Glass in the alley, my alley
Back up and take a look
Too many broken beer bottles
Glass shards turn me around

Grafitti, Ramón, and Javier--not theirs mind you--
None of this work theirs--be clear on that

I'm in a gang but this isn't from a gang,
Ramón tells me. There's no sign.
They had a girl, Solita. See that?
Pointing. That garage door, there--signed.
See the Sureños?

I write songs.
You don't write songs with that bandage.
That's funny.
I'd like to see your songs. Do you write poems?
You want to write poems--songs, with me?

I want to paint that wall. That ain't right. It makes me mad.
Those guys had no right to do this.
Javier wants to paint this for you.
This is my community too, Javier says.
Javier--my neighbor--we have each other's back.
Backs of artists and writers.

What's up with this bandage?
I got hurt.
I see that. What happened?
I hit a wall. It hurts.
It looks like it.
I was mad.
Tell me about the anger.
I hit a wall.
It looks like it.
I put out my hand.
He give me his, still looking in my eyes.
My fingers feel the soft flesh
that never grew into fingers.
The guy was making fun of my burns.
Tell me about the burns.

I was six.
I was in this garage with another kid.
He poured gasoline and lit it.
I couldn't get out.
I had to run through fire.
I was on fire running through broken glass.
When I woke up I was in Harborview in Seattle.
I was there for months.
When I got out my Mom
had been sent back. No papers.
I was in foster then.

Yeah, I was born here.
Schools? Oh, I went to lots of them.
Seven, including Juvie.

We'll paint that wall. Javier says we'll paint that wall.

Multiple voices from my neighbors in the alley. Good kids in gangs. Gangs gone bad. Bad things. Bad things going on. But Javier. I can holler out to him in summertime from my bed. Turn it down a bit. OK, Jim, Always the accompanying apology. Politeness and manners. No estamos mal educado. Javier's place. The small rental beside our house. Alley entrance. I'm a recluse. Javier, the artist. Javier who put one poem on the Poetry Pole. Is that the original, I'd asked him. Always make a copy, keep the original, I'd said. giving him copies I'd made. "I belong to this community too." "I'm a recluse." "Jim, this is my P.O." "Jim, can we borrow some charcoal starter?" The one-way book exchange. Poems, Chicano literature. "What did you do with my poem? Do you still have my poem?" in crossings, saying good morning. Crossing. Passing.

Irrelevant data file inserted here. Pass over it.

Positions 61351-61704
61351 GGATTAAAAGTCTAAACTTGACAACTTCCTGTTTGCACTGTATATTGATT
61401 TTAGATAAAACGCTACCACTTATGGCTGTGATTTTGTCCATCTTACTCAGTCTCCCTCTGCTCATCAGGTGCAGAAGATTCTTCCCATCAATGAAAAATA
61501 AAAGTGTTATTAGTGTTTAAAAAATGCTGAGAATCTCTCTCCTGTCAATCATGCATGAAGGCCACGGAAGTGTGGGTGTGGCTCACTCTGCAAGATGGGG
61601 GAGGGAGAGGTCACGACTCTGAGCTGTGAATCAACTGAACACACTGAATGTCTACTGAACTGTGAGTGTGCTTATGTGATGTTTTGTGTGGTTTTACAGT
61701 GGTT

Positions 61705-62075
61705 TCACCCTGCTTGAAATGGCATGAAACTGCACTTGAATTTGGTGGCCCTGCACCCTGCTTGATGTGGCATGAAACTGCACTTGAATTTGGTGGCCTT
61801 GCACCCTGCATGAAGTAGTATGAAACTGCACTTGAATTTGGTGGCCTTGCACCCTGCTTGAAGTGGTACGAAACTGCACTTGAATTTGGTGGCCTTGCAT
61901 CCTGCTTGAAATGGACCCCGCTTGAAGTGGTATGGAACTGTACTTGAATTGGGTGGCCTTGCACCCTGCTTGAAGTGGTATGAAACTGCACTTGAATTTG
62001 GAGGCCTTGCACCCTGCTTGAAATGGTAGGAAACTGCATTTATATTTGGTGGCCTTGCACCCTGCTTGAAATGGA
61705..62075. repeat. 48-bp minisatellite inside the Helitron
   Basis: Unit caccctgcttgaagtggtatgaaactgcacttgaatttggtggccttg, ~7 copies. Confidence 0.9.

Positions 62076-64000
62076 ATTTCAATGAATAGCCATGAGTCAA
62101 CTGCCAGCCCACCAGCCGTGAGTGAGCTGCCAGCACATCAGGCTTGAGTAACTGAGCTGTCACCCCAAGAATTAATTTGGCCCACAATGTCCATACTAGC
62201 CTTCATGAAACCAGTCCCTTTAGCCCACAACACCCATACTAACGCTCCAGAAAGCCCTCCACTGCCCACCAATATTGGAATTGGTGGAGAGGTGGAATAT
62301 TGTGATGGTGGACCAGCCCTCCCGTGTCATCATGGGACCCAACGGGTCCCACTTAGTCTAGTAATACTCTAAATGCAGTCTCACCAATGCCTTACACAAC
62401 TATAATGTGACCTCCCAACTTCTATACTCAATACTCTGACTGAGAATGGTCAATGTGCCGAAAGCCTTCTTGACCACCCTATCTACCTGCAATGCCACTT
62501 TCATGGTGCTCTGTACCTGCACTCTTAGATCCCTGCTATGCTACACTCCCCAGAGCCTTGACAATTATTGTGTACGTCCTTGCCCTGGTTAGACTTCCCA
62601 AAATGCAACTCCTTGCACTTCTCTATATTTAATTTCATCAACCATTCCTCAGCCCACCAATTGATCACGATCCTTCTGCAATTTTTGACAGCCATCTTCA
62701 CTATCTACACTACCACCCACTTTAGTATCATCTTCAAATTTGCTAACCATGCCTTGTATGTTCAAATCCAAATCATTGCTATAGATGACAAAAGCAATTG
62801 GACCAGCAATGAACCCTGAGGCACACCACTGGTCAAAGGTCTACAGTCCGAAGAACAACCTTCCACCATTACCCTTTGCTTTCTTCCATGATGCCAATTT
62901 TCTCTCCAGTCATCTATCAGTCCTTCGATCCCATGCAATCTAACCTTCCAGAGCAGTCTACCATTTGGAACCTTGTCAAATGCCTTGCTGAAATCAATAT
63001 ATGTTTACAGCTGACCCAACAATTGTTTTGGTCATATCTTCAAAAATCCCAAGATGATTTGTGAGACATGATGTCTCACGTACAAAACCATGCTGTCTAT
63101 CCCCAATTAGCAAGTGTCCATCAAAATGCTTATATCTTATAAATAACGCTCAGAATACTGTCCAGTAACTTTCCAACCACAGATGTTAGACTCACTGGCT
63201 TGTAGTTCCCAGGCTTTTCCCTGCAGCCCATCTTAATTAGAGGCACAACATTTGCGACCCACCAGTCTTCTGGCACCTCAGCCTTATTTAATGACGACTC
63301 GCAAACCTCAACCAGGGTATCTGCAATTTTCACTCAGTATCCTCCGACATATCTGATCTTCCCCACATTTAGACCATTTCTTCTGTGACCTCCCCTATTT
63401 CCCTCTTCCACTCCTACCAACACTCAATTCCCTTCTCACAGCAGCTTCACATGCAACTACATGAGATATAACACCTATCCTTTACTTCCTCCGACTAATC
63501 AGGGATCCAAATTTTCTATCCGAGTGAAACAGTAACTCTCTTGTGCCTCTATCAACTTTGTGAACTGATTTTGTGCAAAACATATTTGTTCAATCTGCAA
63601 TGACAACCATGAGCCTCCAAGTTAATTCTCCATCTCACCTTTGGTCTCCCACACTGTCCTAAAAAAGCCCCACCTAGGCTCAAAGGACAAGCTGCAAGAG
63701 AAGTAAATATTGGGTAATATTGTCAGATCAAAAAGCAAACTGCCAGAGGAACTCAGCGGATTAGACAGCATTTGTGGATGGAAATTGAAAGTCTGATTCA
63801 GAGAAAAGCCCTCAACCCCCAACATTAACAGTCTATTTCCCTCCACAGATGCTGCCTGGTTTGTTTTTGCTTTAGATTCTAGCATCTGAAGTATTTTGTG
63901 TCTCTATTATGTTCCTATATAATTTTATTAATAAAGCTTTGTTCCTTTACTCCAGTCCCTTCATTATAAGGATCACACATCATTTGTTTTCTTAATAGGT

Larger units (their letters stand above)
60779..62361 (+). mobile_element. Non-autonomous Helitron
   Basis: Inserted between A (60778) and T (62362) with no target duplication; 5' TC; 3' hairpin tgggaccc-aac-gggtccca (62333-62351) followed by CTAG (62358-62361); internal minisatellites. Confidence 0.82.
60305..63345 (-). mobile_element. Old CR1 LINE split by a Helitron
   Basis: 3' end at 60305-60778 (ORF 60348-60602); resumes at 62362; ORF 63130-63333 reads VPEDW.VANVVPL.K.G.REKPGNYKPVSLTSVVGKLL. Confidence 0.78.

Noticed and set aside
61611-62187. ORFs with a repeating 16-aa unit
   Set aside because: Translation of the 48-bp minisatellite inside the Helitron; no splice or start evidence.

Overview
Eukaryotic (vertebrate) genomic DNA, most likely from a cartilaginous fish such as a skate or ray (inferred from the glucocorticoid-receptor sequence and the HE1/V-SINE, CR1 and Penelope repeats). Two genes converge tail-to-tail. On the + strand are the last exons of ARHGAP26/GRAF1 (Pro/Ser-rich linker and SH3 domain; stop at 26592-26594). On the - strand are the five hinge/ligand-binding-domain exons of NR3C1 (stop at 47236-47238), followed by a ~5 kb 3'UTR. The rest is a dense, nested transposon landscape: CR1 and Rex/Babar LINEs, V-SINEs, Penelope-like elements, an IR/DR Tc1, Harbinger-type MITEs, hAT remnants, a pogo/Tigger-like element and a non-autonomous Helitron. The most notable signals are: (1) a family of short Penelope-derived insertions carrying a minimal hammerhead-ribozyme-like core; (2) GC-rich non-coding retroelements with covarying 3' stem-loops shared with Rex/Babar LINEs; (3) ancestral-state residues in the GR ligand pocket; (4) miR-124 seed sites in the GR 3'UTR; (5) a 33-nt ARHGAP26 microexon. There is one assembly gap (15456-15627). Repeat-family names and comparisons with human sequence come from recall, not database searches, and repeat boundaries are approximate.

This kind of relationship for two years. Always touching and skirting the real. The real right there, below the surface.

And now Ramón with this bandaged hand and the hand that never quite arrived in the world. Ramón with the burns and the seven schools in foster with mother gone writing songs--but not writing songs now. Ramón forgetting himself looking into my eyes and offering his hand the way it arrived from his mother's womb. Ramón who walks through fire.

Just a minute, I say, I'll be right back.

I'm not looking for a paint brush. Not yet.

Luis J. Rodríguez' poem, The Calling, is always close in Xeroxed copies. I can reach for it like I reach for my toothbrush in the morning.

The calling came to me
while I languished
in my room, while I
whittled away my youth
in jail cells
and damp barrio fields.

I carry the poem like I carry my wallet, close to my body, back pocket.

It brought me to life,
out of captivity,
in a street-scarred
and tattooed place
I called body.

Here it is again, laid out on a green plastic garbage dumpster in the alley I've known for 38 years in this neighborhood. Chest high dumpster, my kind of altar.

A few poems alongside The Calling, including a half-page from an unpublished manuscript by my friend Inés Hernández, her "Alchemy of Erasure." Somos tan invisibles que somos visibles. Parece que es un contradicción, pero no lo es. When a woman has to be made invisible, it is because she is powerful and her presence reverberates, touching everything in its path.

Shadowlands. Right here. Common neighborhood. The commons. Where I've been given a life.

My young neighbors. Naked honesty coupled with an equally fierce guardedness promising to look at things later. Ramón's hands that can neither hold a paint brush nor write songs. We'll get the paint. And they do.

Then it came.
The calling.
It brought me out of my room.

When we arrive. Cuano llegamos. We never arrive. We're always getting there.

Jim Bodeen
2 November--10 November 2010
A Common Neighborhood


  1. i read this on vonnegut's birthday, after reading some things kvjr says about writing, but the alley and the broken glass is the story today, the fire, the poem kept close. papa v would appreciate all that you put down today, its many ways in the world.

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